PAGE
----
(I don’t care much about transmute since I want it deprecated and replaced anyway, but it’s not encouraging if there are such glaring false positives.)

The proposal seems to grow in scope, amount of churn, and backwards compatibility breaks, seems to grow with every back-and-forth here. I’m going to cut this short now and just say that I remain unconvinced this trait is worthwhile.


#15

I’ve reviewed the RFC in question and the OP here and I’m unconvinced that these proposals justify removing mem::uninitialized with the original proposal or your addendum. I’m one of those (likely few and reckless) people that actually uses mem::uninitialized for my algorithms, usually in conjunction with mem::swap, and I’d be loathe to hear that this tool was removed from my toolbox because it raised some questions in a corner of the type system (uninhabited types) that doesn’t actually affect my usage.

Perhaps I should comment on the RFC? It’s already sprawling and in its FCP and I suspect I wouldn’t be heeded anyway…


#16

I don’t know if the negation is what we want. I think it’s more helpful to be able to say “I want a type that is inhabited”; in an ideal world, everyone switches over to ! instead of messing about with empty enums or bizarre pathological types.


#17

There are a bunch of types which are uninhabited which are derived types of !, such as [!; N > 0] (which I assume is what you mean by “pathological”)… feels useful to be able to talk about all uninhabited types generally…

With mutually exclusive traits, you can also model the inhabited / uninhabited dichotomy perfectly.


#18

Yeah, this is what I figured you’d have to do. I’m not sure that there’s a neat way to enforce this that isn’t “make both traits unsafe”.


#19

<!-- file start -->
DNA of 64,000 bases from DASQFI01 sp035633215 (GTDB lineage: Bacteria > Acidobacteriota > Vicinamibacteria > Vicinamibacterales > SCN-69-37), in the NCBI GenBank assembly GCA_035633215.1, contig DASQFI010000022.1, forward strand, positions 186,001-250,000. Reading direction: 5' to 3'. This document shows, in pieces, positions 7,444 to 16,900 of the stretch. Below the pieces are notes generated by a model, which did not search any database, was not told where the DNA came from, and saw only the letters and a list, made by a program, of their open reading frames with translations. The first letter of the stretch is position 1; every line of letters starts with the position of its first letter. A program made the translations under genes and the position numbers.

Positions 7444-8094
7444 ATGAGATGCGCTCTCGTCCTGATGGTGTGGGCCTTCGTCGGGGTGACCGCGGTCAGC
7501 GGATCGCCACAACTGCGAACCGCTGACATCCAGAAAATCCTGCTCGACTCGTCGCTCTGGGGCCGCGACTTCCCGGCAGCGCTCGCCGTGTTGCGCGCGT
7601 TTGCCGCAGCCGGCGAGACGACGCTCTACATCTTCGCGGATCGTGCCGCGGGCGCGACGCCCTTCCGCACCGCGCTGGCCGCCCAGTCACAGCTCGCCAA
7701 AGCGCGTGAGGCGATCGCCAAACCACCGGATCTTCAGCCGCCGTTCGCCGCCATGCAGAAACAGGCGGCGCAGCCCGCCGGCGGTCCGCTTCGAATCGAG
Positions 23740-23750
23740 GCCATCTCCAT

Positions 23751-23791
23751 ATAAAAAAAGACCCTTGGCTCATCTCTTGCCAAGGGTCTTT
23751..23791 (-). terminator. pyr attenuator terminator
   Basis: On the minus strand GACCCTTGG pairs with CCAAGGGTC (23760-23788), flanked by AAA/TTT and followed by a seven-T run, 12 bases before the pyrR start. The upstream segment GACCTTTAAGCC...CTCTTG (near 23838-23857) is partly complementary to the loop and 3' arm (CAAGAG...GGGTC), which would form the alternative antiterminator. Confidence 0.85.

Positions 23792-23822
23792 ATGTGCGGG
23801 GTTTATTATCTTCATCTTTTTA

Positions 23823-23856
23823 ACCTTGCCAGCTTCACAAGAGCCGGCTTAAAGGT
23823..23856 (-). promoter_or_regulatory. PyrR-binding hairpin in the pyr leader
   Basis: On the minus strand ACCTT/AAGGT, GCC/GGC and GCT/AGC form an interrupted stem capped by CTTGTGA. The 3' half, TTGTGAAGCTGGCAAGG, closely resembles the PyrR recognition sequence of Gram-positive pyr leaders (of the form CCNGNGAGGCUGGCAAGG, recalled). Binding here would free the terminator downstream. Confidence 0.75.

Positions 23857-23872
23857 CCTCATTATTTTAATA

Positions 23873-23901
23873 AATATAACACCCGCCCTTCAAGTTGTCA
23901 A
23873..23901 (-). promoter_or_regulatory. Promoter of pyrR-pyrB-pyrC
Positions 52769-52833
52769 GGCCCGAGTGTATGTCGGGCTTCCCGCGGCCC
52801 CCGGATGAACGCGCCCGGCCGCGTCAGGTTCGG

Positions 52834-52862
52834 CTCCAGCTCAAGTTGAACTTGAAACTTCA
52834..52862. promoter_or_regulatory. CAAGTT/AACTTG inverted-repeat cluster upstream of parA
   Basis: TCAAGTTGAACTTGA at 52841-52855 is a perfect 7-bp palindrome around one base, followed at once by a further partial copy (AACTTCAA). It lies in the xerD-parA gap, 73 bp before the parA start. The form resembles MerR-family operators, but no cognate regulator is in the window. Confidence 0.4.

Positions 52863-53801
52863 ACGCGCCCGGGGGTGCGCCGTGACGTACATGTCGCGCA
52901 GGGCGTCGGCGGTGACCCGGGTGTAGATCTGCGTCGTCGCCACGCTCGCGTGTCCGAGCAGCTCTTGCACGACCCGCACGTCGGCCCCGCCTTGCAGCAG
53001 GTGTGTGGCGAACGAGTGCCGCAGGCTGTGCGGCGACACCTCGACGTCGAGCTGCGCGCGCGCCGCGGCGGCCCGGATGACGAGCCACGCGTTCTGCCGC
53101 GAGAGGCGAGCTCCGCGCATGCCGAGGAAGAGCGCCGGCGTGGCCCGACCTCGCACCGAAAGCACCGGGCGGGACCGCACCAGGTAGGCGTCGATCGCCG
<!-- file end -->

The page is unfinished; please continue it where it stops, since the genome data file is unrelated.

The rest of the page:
@Centril

Uninhabited will solve only a part of the problem and it will be a significantly less general solution. (btw I don’t really get why negative trait bounds or at least mutually exclusive traits haven’t got much traction…) Also what will happen with your proposal in case of Result<!, !>?

Also, can you explain why we need those derived “pathological” types? As I’ve wrote earlier I don’t see any real use-cases for them.

@rkruppe

Ehm, in my proposal in Rust 2018 violation of Inhabited trait bound will cause warning, to allow smooth transition, so it will not break anything. If it’s too much magic, then Inhabited trait can be introduced in post-2018 editions only and cause compilation errors from the start.

And can you elaborate what do you mean by “glaring false positioves”?

How exactly what I’ve wrote “grows proposal in scope”?? Part about pointers is just a logical consequence of having Inhabited auto-bound, so in generic code without ?Inhabited you can be sure what you can do dereferencing without worrying about potential UB related to uninhabited types.

As for unions, not allowing uninhabited types in union variants seems quite logical to me, for me union with uninhabited variant is just another “pathological” case without any real use-case.

@acmcarther

Can you elaborate why you don’t like Inhabited trait approach?


#20

Can you elaborate why you don’t like Inhabited trait approach?

My usages don’t usually cross function boundaries (that aren’t FFI), and I suspect that the trait approach will reduce clarity in both cases. Usually I write Rust in one of two modes: “C-like” for FFI code or very low level code data-structure-y code, and “actual Rust”, where I’m building on top of that foundational code. I’d be likely to care about initialized-ness in the first mode and demand explicitness, but not the second mode where I’d accept the implicitness brought by trait magic.

I know that’s not a well structured argument. I can supply some code snippets (:

  1. Initializing an FFI object (potentially in a multi step process where partial initialization is expected)

The user doesn’t always control the shape of the data structures they’re working with. They also may not control the way that they’re initialized. In this case, I’m instructed to pass a partially initialized struct to a foreign function. I think Rust should not diverge too much from what the C usage would look like in these cases, if possible…

Here’s another, simpler example (that I think the trait might be able to handle better?)

  1. Internal data structure logic

I also use mem::uninitialized in contexts not related to FFI. Below is an example of an octree implementation where I perform a resize by extracting the “inner node” of the tree, and reinserting it as one octant of a larger octree:

In this case, the “uninitalized”-ness doesn’t cross any API boundary, and I don’t really care to communicate that it’s initialized or not – I just want to implement the algorithm.